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Author Topic: The Big Mystery  (Read 2593 times)
Jerry
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Posts: 119



« on: July 16, 2007, 07:12:50 am »

I have always tried to get a mental image an actual number of certain distros "out there" and
running on user's machines.  What I mean is, the distrowatch "page hit stats" aside, I'd sure
like a resource that is the result of some kind of ongoing research as to the REAL popularity
of the many Linux distributions in the computing world.

It would have to be put together, I suppose, by those who can calculate how many downloads
and how many of the downloaded have been distributed again to other computers.  That
seems like an impossible task, but I still wonder about it.

If I had to make up my own "Most Popular/Used Distro List," it would probably have Suse
at the top just because I know it's widely used in Europe.  It'd probably be:

1.  openSuse

2.  Mandriva

3.  Fedora

4.  *buntu

and I dare not go further.

Does anybody here know of a study on this?



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tomh38
Vectorian
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Posts: 913



« Reply #1 on: July 16, 2007, 07:35:01 am »

I don't know of such a study, but there was an article recently on how is basically impossible to guage the level of Linux adoption:  http://itmanagement.earthweb.com/osrc/article.php/3687616.
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"I'm doing a (free) operating system (just a hobby, won't be big and professional like gnu) for 386(486) AT clones." - Linus Torvalds, April 1991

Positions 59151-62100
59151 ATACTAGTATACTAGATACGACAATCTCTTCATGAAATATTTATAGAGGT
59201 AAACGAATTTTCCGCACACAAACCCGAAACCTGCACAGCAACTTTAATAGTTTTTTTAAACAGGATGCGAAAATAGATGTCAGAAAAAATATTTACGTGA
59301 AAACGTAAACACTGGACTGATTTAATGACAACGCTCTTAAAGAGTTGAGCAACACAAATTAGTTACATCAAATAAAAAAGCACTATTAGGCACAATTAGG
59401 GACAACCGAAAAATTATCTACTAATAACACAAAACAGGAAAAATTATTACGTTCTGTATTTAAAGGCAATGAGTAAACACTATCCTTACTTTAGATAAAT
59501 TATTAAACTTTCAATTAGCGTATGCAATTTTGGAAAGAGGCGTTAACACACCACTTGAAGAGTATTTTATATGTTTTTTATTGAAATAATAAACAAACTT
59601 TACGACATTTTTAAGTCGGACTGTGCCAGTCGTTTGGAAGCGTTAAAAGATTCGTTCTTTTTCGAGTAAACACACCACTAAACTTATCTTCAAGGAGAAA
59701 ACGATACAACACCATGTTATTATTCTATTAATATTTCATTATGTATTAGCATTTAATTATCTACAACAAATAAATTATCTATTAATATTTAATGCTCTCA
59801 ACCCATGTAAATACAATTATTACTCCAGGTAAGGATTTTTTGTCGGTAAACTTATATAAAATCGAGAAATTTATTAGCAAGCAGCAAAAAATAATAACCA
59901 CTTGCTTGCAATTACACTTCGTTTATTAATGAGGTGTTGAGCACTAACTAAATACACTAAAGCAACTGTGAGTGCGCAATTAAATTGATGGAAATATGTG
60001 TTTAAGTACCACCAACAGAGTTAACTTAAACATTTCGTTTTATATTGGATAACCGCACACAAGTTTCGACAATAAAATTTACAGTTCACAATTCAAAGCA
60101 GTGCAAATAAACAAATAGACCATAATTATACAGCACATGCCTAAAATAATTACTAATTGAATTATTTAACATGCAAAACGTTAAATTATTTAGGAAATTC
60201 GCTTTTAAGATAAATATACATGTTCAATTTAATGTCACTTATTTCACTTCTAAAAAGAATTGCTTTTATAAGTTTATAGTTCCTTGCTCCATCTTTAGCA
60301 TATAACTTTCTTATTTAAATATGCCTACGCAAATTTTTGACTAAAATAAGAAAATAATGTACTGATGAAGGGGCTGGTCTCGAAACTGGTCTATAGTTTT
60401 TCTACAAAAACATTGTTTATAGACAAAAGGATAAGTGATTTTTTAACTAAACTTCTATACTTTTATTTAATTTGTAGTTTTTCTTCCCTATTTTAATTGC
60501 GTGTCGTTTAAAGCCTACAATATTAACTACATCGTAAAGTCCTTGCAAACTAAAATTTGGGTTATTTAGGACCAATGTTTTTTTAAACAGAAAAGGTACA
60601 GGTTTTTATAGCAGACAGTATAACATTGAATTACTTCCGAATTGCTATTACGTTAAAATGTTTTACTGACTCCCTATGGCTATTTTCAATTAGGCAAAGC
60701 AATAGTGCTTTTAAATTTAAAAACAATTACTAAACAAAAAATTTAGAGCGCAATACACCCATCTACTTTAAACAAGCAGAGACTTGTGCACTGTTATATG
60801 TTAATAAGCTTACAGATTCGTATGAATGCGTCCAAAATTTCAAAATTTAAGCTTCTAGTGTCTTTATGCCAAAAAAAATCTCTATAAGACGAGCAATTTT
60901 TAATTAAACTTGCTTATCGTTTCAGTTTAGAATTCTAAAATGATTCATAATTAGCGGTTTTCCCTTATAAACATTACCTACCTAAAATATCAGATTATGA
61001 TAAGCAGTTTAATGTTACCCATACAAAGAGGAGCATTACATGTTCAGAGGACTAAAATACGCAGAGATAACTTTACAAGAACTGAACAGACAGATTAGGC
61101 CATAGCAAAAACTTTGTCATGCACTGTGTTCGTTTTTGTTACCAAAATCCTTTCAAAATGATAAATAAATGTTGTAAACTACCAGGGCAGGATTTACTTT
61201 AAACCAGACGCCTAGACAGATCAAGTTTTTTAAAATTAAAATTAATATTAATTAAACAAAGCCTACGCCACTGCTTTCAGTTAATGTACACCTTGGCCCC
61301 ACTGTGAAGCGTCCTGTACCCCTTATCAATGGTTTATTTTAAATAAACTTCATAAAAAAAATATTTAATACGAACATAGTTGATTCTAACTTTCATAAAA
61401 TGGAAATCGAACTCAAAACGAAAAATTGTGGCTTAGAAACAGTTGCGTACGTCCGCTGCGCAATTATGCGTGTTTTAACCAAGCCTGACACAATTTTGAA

Jerry
Vectorite
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Posts: 119



« Reply #2 on: July 16, 2007, 08:34:58 am »

Very well thought-out and well-written article there by Roy Schestowitz.

I like the way he ended it, after three pages of analytical reading, we see
as the very last sentence, "Counting the number of Linux users might always
remain an impossibility. Should you mind?"

But I am wondering more about the percentages of users of the various
distros, thus the relative popularity of them, more than how many actual
Linux users there are in the world, although that is another facinating
curiosity.
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tomh38
Vectorian
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Posts: 913



« Reply #3 on: July 16, 2007, 08:54:59 am »

Yeah, I agree, it is an interesting question.  I would imagine that it would be easier to measure how popular various Linux distributions are in the workplace than for home users.  For that I would guess SUSE, at least for workstations.  For home users, even a lot of Windows users have heard of Ubuntu.  As far as name recognition goes, my guess is that Ubuntu has now surpassed Red Hat (especially since Red Hat abandoned us home Linux users).  A big question in my mind is how widespread adoption of Linux outside of North America and Western Europe will become, since Windows is so expensive and Vista is the most resource intensive Windows yet.  A lot of individuals and governments in poorer countries are looking very seriously at Linux as an alternative Windows, not just because of the price but also because the don't want to be beholden to a Big Corporation for what they can do with their computers.  Free/Open Source software is a great solution for this.  Of course *BSD is an excellent option as well, but for now GNU/Linux has more name recognition.

What I just wrote is a long way of saying that I would like to know also, but I have no idea either.  Smiley
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"I'm doing a (free) operating system (just a hobby, won't be big and professional like gnu) for 386(486) AT clones." - Linus Torvalds, April 1991
Jerry
Vectorite
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Posts: 119



« Reply #4 on: July 16, 2007, 09:58:31 am »

Yeah, I've noticed more and more specific country based distros coming along.  Pardus from
Turkey is getting good users feedback, for example. 

I think you're right;  Linux just might end up being the operating system of the masses, unless
Gates sees that coming and comes up with a Windows version that can attract users of smaller
resource based machines. 

Of course, his other strategy, to own the Linux kernel, all software, our children and my
favorite Baby Moon hubcaps could negate the need for a smaller Windows version.  Cheesy
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rbistolfi